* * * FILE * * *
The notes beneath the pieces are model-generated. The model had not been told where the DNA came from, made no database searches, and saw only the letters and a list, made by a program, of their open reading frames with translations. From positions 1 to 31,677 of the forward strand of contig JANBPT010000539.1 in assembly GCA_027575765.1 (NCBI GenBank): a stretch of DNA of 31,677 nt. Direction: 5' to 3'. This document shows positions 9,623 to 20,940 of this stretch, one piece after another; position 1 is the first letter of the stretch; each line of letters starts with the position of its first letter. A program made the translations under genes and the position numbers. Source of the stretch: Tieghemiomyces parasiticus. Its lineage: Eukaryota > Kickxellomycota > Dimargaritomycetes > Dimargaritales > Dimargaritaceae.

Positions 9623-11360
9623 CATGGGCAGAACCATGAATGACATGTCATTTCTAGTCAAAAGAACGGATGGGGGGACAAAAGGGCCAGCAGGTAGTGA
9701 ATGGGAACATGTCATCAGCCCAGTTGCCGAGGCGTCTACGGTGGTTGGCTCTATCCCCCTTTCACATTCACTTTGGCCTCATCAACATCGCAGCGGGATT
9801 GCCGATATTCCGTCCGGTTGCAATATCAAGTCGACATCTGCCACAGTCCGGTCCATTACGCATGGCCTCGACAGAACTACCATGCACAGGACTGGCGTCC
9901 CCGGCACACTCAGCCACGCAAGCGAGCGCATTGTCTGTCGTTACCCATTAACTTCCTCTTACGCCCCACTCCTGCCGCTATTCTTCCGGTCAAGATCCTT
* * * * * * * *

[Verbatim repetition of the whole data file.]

The notes beneath the pieces are model-generated. The model had not been told where the DNA came from, made no database searches, and saw only the letters and a list, made by a program, of their open reading frames with translations. From positions 1 to 31,677 of the forward strand of contig JANBPT010000539.1 in assembly GCA_027575765.1 (NCBI GenBank): a stretch of DNA of 31,677 nt. Direction: 5' to 3'. This document shows positions 9,623 to 20,940 of this stretch, one piece after another; position 1 is the first letter of the stretch; each line of letters starts with the position of its first letter. A program made the translations under genes and the position numbers. Source of the stretch: Tieghemiomyces parasiticus. Its lineage: Eukaryota > Kickxellomycota > Dimargaritomycetes > Dimargaritales > Dimargaritaceae.

Positions 9623-11360
9623 CATGGGCAGAACCATGAATGACATGTCATTTCTAGTCAAAAGAACGGATGGGGGGACAAAAGGGCCAGCAGGTAGTGA
9701 ATGGGAACATGTCATCAGCCCAGTTGCCGAGGCGTCTACGGTGGTTGGCTCTATCCCCCTTTCACATTCACTTTGGCCTCATCAACATCGCAGCGGGATT
9801 GCCGATATTCCGTCCGGTTGCAATATCAAGTCGACATCTGCCACAGTCCGGTCCATTACGCATGGCCTCGACAGAACTACCATGCACAGGACTGGCGTCC
9901 CCGGCACACTCAGCCACGCAAGCGAGCGCATTGTCTGTCGTTACCCATTAACTTCCTCTTACGCCCCACTCCTGCCGCTATTCTTCCGGTCAAGATCCTT